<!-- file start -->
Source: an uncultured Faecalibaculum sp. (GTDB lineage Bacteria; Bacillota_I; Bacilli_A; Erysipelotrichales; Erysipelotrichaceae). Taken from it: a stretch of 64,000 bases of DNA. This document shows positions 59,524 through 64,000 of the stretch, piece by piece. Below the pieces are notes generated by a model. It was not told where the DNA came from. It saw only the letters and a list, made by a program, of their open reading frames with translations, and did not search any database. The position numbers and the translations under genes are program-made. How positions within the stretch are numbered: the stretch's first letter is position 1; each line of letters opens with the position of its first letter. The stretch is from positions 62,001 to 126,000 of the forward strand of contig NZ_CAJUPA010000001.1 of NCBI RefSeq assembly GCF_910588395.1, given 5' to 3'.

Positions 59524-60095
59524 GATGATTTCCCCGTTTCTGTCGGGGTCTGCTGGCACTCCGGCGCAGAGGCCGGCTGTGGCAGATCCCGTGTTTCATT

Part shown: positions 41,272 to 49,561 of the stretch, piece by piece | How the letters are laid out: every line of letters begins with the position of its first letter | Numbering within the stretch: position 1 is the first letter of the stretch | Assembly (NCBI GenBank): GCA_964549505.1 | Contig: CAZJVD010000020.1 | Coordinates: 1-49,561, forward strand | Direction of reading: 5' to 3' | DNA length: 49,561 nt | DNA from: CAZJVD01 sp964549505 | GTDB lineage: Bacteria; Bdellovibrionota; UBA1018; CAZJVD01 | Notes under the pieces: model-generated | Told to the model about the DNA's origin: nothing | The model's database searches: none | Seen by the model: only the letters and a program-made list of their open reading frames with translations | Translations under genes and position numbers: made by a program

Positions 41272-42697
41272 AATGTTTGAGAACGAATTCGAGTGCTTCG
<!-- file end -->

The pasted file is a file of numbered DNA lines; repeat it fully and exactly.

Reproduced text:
Source: an uncultured Faecalibaculum sp. (GTDB lineage Bacteria; Bacillota_I; Bacilli_A; Erysipelotrichales; Erysipelotrichaceae). Taken from it: a stretch of 64,000 bases of DNA. This document shows positions 59,524 through 64,000 of the stretch, piece by piece. Below the pieces are notes generated by a model. It was not told where the DNA came from. It saw only the letters and a list, made by a program, of their open reading frames with translations, and did not search any database. The position numbers and the translations under genes are program-made. How positions within the stretch are numbered: the stretch's first letter is position 1; each line of letters opens with the position of its first letter. The stretch is from positions 62,001 to 126,000 of the forward strand of contig NZ_CAJUPA010000001.1 of NCBI RefSeq assembly GCF_910588395.1, given 5' to 3'.

Positions 59524-60095
59524 GATGATTTCCCCGTTTCTGTCGGGGTCTGCTGGCACTCCGGCGCAGAGGCCGGCTGTGGCAGATCCCGTGTTTCATT

Part shown: positions 41,272 to 49,561 of the stretch, piece by piece | How the letters are laid out: every line of letters begins with the position of its first letter | Numbering within the stretch: position 1 is the first letter of the stretch | Assembly (NCBI GenBank): GCA_964549505.1 | Contig: CAZJVD010000020.1 | Coordinates: 1-49,561, forward strand | Direction of reading: 5' to 3' | DNA length: 49,561 nt | DNA from: CAZJVD01 sp964549505 | GTDB lineage: Bacteria; Bdellovibrionota; UBA1018; CAZJVD01 | Notes under the pieces: model-generated | Told to the model about the DNA's origin: nothing | The model's database searches: none | Seen by the model: only the letters and a program-made list of their open reading frames with translations | Translations under genes and position numbers: made by a program

Positions 41272-42697
41272 AATGTTTGAGAACGAATTCGAGTGCTTCG